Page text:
What is ‘La Pausa’? It is the Spanish terminology that describes players who put their foot on the ball to wait for the right moment.
‘La Pausa’ literally means ‘The Pause’ and the technique is used by playmakers to make effective decisions during moves.
The player on the ball, in control of the ball, waits for a free man, the next run, etc.
As previously reported by The Athletic, former Argentine coach Ángel Cappa, who was one of Pep Guardiola’s early influences, says: “Pausa in football is speed. Football without Pausa is slow, because it’s chaos.”
David Silva, who recently retired from football after a serious injury, is the walking embodiment of Pausa.
How does the ability to hold onto the ball briefly before releasing it help you control a game?
Matias Manna explained that Pausa is just a small part of a player’s ability to control a game. Manna wrote about Guardiola’s approach back in a blog in 2006, which led to him exchanging ideas with the Catalan tactician, before going on to work as an analyst for Marcelo Bielsa with the Chile national team.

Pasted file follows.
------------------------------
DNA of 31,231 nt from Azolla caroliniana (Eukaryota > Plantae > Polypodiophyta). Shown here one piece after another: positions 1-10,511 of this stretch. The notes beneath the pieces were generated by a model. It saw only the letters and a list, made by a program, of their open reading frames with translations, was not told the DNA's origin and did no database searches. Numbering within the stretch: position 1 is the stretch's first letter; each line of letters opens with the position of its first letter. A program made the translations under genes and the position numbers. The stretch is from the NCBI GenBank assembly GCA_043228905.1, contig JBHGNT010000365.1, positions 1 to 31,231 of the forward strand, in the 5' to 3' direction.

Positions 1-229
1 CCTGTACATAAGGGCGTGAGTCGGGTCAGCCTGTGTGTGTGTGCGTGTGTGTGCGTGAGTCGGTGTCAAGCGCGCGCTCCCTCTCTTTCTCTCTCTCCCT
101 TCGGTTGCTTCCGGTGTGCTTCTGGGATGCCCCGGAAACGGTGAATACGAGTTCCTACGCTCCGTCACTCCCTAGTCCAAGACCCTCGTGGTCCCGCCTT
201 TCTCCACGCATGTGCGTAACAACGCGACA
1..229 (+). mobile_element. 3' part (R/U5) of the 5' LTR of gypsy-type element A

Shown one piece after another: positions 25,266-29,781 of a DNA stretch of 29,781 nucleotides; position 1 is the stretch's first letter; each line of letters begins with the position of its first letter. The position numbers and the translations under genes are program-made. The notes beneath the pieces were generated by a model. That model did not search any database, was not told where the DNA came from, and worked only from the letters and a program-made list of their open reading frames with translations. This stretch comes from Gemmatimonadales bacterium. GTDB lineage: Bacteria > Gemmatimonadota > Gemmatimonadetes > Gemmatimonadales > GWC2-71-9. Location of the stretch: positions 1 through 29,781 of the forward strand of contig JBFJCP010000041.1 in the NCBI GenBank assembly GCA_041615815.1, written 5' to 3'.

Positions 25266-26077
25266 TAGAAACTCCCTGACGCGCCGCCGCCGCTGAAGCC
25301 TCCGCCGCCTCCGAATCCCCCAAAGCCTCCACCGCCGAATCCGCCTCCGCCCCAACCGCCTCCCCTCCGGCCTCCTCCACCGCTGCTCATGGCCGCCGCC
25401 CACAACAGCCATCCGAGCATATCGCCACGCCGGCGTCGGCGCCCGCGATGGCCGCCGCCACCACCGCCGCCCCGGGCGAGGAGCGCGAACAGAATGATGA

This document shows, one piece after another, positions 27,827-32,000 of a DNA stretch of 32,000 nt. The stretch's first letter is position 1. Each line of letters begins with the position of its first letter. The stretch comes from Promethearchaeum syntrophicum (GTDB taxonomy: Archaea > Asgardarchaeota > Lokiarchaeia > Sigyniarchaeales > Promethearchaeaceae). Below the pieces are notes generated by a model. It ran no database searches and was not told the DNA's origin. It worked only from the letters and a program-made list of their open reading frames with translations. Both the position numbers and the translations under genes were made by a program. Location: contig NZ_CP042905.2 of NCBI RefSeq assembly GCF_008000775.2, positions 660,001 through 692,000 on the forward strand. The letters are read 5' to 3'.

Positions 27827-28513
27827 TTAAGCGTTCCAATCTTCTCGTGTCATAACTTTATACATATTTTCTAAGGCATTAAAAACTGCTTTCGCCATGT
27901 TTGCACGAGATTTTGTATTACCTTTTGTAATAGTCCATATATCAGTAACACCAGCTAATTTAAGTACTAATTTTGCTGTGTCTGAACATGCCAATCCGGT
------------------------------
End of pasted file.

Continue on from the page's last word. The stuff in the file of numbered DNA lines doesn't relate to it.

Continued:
“Passes organise everything,” he explains. “The ‘centrocampistas de control’ are those that never lose the ball in the middle, they are there to destabilise the opposition’s organisation. They make passes to give order to their own team and to unbalance the opposition. Everything is about the passes.
“If we defend with passes then we limit the opposition’s counter-attacks because if the passing move is fast, with one-touch passing, then when the opponents get the ball back their players will have been chasing their tails and won’t be in their preferred positions, they are disorganised and cannot counter.
“Other teams separate attack and defence into different areas, so they think more about defence and prioritise players without this level of understanding, but at City they’re crucial.”
Kieran Quaile | GSFN